Patients with comorbidities like diabetes may not fully get the help of Dexamethasone. A new study suggests that those patients with such illnesses may reduce their potential for the drug.
Dexamethasone is one of the potential drugs that has seen a positive effect for those people with COVID-19, most especially for the critically-ill. But a new study suggests that it would not fully have the potential for those patients with diabetes and low albumin levels.
A team made the findings of scientists from the University of Virginia School of Medicine, University of Poland, and the University of South Carolina. According to News-Medical, the findings show that serum albumin, a protein found in the blood, is responsible for carrying the drug where it should be.
Patients with low albumin levels or diabetes make it hard to transport Dexamethasone. Corticosteroids, a major benefit of the drug that pacifies the immune system’s excessive response to COVID-19, cannot be transported in full, leading to death.
As mentioned earlier, the albumin is the cargo that transports the needed drug for COVID-19. The logistics of albumin alter when a patient has high sugar-level diabetes. It decreases the albumin’s capacity to hold such drugs when there is a present condition of diabetes in the patient.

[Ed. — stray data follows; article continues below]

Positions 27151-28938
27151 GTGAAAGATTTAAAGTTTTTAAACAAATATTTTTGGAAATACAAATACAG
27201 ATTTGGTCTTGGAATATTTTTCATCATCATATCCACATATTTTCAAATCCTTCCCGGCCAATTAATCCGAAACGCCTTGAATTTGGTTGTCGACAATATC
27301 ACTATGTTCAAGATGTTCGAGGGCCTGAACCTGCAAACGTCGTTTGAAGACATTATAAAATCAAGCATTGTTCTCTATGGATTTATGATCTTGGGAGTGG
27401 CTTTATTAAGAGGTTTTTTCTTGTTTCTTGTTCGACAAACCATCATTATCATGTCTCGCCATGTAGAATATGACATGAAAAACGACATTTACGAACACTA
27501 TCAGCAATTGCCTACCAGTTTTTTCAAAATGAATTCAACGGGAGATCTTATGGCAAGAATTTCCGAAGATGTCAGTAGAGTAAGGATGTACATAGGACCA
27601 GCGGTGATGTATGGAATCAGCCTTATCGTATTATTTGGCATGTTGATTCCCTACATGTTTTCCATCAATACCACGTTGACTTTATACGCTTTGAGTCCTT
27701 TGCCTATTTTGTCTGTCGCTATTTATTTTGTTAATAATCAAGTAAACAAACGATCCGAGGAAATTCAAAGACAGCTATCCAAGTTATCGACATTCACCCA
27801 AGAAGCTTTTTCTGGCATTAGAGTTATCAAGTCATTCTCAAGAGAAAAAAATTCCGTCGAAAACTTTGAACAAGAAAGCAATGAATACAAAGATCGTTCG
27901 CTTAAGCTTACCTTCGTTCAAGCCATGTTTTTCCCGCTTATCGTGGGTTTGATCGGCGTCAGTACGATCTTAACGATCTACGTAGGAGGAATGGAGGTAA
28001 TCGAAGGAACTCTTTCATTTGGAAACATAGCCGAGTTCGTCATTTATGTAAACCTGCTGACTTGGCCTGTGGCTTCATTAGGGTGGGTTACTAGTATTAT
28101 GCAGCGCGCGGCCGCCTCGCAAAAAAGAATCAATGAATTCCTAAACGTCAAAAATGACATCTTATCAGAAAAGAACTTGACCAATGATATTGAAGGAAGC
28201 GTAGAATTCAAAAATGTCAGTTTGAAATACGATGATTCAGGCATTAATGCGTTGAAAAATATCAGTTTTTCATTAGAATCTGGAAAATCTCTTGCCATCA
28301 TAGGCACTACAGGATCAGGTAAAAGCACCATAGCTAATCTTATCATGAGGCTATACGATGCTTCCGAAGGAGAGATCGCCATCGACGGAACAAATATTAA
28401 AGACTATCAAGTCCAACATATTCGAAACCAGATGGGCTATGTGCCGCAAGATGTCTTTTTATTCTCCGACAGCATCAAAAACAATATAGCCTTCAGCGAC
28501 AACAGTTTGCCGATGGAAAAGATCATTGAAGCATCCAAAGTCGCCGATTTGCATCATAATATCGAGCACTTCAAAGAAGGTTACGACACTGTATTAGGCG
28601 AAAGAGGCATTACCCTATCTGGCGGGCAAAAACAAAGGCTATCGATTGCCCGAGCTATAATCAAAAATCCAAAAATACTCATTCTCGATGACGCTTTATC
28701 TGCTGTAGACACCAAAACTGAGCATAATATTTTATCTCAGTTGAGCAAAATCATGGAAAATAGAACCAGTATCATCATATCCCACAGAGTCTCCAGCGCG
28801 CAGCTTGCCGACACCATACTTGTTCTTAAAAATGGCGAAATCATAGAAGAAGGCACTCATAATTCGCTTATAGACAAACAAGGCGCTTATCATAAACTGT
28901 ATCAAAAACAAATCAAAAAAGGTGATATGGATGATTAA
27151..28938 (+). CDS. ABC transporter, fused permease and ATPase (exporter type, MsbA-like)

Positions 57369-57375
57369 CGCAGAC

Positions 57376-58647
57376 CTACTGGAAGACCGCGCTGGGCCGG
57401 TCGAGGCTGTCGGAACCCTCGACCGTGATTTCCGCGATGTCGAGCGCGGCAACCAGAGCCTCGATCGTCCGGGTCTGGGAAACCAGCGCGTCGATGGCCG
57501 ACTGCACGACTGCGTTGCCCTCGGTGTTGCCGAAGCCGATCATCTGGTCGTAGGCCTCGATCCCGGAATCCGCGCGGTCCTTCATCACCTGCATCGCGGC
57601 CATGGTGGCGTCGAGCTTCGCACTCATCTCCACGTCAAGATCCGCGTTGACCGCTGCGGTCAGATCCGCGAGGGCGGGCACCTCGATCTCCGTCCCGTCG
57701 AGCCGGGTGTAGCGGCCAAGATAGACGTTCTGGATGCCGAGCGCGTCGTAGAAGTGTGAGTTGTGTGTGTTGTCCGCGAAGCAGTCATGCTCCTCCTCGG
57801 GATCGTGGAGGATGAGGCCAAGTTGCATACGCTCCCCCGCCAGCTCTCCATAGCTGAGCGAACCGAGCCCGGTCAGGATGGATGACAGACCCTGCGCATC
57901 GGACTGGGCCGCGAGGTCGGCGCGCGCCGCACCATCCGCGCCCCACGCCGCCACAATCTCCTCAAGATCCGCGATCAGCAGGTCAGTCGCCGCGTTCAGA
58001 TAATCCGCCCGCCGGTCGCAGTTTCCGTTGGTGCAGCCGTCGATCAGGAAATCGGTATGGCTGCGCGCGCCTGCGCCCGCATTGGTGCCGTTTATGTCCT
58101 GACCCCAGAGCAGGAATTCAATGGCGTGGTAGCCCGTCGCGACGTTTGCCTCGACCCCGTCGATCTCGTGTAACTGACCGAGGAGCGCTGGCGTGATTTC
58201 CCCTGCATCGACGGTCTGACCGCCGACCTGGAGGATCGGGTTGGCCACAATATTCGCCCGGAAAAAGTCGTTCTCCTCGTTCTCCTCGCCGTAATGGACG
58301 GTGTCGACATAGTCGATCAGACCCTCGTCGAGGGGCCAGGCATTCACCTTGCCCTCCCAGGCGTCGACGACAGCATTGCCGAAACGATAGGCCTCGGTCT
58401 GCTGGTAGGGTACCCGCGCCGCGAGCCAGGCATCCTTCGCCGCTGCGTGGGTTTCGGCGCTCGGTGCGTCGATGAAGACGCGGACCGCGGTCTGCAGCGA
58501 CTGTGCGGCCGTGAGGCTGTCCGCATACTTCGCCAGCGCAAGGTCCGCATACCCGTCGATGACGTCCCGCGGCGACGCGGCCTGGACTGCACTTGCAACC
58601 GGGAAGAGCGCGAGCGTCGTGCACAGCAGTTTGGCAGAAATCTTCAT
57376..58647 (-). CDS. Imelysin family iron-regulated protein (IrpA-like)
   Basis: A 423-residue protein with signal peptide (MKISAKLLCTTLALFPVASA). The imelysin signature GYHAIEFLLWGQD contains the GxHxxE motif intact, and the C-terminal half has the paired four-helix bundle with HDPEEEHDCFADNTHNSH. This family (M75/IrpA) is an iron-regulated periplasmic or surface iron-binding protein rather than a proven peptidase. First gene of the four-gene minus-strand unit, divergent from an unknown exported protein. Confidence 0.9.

Existing Effective Drugs
As scientists around the world are grappling with creating a vaccine against COVID-19, others are looking for what are the existing and effective drugs available that have the potential to save lives. Dexamethasone is one of them and these findings help them understand more of its benefits on the patients.
“At this point, we do not have a readily available treatment better than dexamethasone for severe COVID-19 cases, but, like COVID-19 itself, its effectiveness is somewhat unpredictable,” this is according to Wladek Minor, Ph.D., lead author of the study from the Dept. of Physiology and Biological Physics at the University of Virginia.
He noted that these studies, which are a collaborative effort by various medical and science experts, aim to help them modify treatment and could potentially save human lives.
Dexamethasone and Albumin
The study reveals that serum albumin and the drug are tied-up in the same way as with testosterone. Dexamethasone and testosterone compete with each other.
Proponents of the study believe the drug is affecting testosterone transport by competing with albumin, resulting in low levels of the hormone. That is why it is an unwanted outcome that has been seen for those males who died of the virus.
The albumin also collects anti-inflammatory drugs that are nonsteroidal via the same binding port. It is now a matter of deciding on what COVID-19 treatment will be given to the patient.
For now, further study is needed in treating those with such comorbidities. Too much dexamethasone can have adverse side effects. That is why more research is being conducted on what dosing is suited for those people with low albumin levels.
Images used courtesy of Nucleus Medical Media/YouTube Screenshot.